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Monetary policy is doing more harm than good, strategist Jason Trennert cautioned Thursday.
That's because it isn't really designed to create economic growth, he told CNBC's "Power Lunch." Instead he believes it's supposed to be a guardrail for price stability.
"Monetary policy, I think, especially with the advent of negative interest rates in Japan and the ECB, has gone from really being ineffectual to harmful," the chief investment strategist at Strategas Research Partners said.
His warning came a day after the Federal Reserve decided to keep the federal funds rate between 0.25 and 0.50 percent. While policymakers expressed confidence in economic growth, they didn't believe there was enough to make a move in September.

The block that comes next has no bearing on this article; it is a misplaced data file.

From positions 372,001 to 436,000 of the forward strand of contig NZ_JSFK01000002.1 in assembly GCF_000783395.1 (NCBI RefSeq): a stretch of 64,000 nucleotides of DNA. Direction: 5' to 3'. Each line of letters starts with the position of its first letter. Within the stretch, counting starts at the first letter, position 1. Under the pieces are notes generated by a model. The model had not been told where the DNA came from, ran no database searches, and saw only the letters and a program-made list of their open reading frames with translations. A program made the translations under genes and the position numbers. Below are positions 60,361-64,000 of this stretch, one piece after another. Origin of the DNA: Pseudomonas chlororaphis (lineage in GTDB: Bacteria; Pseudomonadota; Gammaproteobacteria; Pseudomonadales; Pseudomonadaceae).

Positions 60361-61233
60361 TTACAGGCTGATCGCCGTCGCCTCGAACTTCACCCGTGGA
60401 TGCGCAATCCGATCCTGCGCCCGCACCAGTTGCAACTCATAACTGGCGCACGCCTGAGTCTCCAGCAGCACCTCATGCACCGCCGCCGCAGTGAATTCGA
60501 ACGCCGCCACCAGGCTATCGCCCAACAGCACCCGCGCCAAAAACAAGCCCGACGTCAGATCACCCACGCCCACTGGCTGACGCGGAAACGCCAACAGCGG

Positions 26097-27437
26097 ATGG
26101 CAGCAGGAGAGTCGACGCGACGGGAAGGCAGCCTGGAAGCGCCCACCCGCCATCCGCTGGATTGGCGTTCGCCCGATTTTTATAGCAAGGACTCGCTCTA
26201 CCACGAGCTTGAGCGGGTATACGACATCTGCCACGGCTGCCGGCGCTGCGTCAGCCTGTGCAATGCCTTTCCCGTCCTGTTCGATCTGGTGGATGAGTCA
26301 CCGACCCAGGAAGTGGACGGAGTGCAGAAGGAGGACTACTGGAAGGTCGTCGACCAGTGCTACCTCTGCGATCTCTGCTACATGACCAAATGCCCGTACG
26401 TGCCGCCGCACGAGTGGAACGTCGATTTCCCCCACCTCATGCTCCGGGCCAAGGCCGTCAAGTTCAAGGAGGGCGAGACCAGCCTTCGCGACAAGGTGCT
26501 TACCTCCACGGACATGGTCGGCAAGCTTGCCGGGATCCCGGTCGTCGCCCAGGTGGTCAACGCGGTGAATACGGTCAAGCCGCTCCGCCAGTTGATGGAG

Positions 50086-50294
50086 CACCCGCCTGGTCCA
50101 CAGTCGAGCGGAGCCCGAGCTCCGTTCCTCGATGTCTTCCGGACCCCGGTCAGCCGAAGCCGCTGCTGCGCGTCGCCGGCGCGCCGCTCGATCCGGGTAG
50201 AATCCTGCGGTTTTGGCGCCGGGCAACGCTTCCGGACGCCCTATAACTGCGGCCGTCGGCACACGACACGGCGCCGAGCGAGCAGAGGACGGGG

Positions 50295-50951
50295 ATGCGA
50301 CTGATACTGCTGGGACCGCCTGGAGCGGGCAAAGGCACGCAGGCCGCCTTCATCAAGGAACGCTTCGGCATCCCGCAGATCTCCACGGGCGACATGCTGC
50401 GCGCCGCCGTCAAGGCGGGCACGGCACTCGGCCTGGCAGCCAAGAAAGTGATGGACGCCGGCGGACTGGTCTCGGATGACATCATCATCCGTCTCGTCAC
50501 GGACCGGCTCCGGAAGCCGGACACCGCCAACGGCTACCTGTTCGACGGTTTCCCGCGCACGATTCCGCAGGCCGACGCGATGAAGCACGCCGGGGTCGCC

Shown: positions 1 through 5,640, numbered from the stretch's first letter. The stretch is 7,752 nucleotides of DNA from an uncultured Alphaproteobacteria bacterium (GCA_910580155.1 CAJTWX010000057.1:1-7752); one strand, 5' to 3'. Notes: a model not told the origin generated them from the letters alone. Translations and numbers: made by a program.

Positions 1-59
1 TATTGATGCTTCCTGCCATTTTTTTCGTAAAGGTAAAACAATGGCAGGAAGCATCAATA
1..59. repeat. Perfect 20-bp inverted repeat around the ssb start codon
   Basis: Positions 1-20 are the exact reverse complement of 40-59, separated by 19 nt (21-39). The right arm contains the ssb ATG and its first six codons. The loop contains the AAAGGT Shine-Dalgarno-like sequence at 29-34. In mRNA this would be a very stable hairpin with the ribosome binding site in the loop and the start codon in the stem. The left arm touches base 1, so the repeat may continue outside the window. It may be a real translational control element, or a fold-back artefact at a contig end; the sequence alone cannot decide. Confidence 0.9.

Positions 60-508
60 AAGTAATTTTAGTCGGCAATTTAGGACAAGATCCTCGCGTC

The news sent stocks higher, with the Dow Jones industrial average closing about 160 points higher Wednesday. The rally continued Thursday.
Despite his belief that it is time to move on from central bank intervention, Trennert noted that it has been good for stocks. Right now, investors have no other alternative, he pointed out.
"You are really left with few options," he said.
So while financial assets may be going up for the wrong reasons, "it's hard to short them in an environment like this."
Trennert thinks a Fed rate hike is likely in December.
Casey Clark, vice president of investment strategy at Glenmede, also thinks an increase is coming in December — and he believes the markets and the economy can handle it.
"Yes, we're seeing some kind of softening of the economic data of late but at end the day we think that Fed should tighten. We think it's on the path to normal policy. As long as they keep signaling this slow pace, we think it's going to be good for equities," he told "Power Lunch."
— CNBC's Brenda Hentschel contributed to this report.